AUGUSTA, Maine (NEWS CENTER) -- Parents with adult children who are mentally disabled say proposed new state rules have them worried. Maine DHHS has issued a new set of proposed rules for how services for those clients are provided and paid for. Those rules apply to adults with intellectual disabilities and autism.
A group of parents, along with leaders of some agencies that provide services, all went to Augusta on Wednesday for a public hearing on the proposed new rules. It was the second time in the past year the issue has come up. Last winter, DHHS issued proposed rules that generated a loud protest from the legislature, and the department withdrew the rules. The new proposal is basically an effort to revise the same set of regulations.
Parents and providers complained they had not been properly involved in the whole rule-making process, something DHHS officials said isn't correct.
The parents in attendance also said the rules would make it harder for their children to get some of the services they need to stay involved in the community. Parent Kim Humphrey said her autistic son is normally pleasant, but can become difficult without his usual services.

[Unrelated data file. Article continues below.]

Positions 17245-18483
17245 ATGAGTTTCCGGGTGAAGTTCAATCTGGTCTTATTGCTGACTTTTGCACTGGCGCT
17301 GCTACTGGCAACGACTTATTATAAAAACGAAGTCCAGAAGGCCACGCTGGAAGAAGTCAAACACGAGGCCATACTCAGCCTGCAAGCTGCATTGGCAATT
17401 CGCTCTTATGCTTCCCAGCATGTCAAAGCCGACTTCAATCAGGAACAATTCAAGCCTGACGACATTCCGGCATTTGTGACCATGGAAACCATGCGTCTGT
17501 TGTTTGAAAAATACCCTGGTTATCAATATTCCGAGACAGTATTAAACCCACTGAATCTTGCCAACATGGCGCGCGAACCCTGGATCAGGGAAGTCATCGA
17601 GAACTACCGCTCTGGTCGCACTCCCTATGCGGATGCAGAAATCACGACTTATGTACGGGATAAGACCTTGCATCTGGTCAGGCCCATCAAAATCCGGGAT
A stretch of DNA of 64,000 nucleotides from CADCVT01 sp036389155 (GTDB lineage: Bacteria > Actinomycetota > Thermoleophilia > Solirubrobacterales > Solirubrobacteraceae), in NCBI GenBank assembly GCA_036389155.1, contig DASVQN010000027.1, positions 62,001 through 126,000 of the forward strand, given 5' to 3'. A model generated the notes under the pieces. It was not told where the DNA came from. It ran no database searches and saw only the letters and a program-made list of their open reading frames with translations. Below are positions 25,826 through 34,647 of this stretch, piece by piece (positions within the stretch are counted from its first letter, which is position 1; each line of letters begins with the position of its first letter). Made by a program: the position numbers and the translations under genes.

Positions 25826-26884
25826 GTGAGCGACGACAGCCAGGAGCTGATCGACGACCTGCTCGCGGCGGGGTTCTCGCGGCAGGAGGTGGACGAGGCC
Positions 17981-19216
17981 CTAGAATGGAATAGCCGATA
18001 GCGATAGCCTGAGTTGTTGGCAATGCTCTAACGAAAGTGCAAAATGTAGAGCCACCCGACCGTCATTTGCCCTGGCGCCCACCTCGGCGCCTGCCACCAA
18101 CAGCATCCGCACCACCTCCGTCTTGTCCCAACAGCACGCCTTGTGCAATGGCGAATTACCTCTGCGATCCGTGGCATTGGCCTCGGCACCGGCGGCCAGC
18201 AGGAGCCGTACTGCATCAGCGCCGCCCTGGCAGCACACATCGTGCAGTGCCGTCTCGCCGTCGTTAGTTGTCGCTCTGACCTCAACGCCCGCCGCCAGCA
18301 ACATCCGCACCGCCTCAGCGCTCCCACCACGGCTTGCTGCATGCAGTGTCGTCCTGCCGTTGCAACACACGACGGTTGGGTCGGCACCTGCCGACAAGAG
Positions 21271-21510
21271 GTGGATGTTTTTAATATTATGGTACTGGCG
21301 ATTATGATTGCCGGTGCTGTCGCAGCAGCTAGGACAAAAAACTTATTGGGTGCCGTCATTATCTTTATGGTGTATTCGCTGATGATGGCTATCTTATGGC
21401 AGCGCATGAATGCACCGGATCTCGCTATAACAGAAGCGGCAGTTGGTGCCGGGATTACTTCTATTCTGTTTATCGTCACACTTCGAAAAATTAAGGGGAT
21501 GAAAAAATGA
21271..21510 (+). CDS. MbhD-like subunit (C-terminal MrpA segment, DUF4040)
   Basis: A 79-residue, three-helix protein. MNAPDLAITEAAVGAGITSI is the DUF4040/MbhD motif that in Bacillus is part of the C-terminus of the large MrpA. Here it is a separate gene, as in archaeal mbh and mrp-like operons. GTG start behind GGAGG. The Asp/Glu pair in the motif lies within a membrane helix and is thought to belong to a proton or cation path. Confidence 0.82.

"He deteriorates rapidly to an uncivilized way of life with aggression and skill loss if supports are inadequate,” said Humphrey. "As a result of these rules my son would be harmed."
Maine DHHS says it is not changing the commitment to those people with intellectual disabilities. In a written statement, the agency said "We are not altering the person-centered planning process, this remains the core through which individuals identify their goals and needs. This is the department working to better serve the individual.”
Parents and providers said they hope to persuade DHHS to slow down the process and alter the proposed rules.
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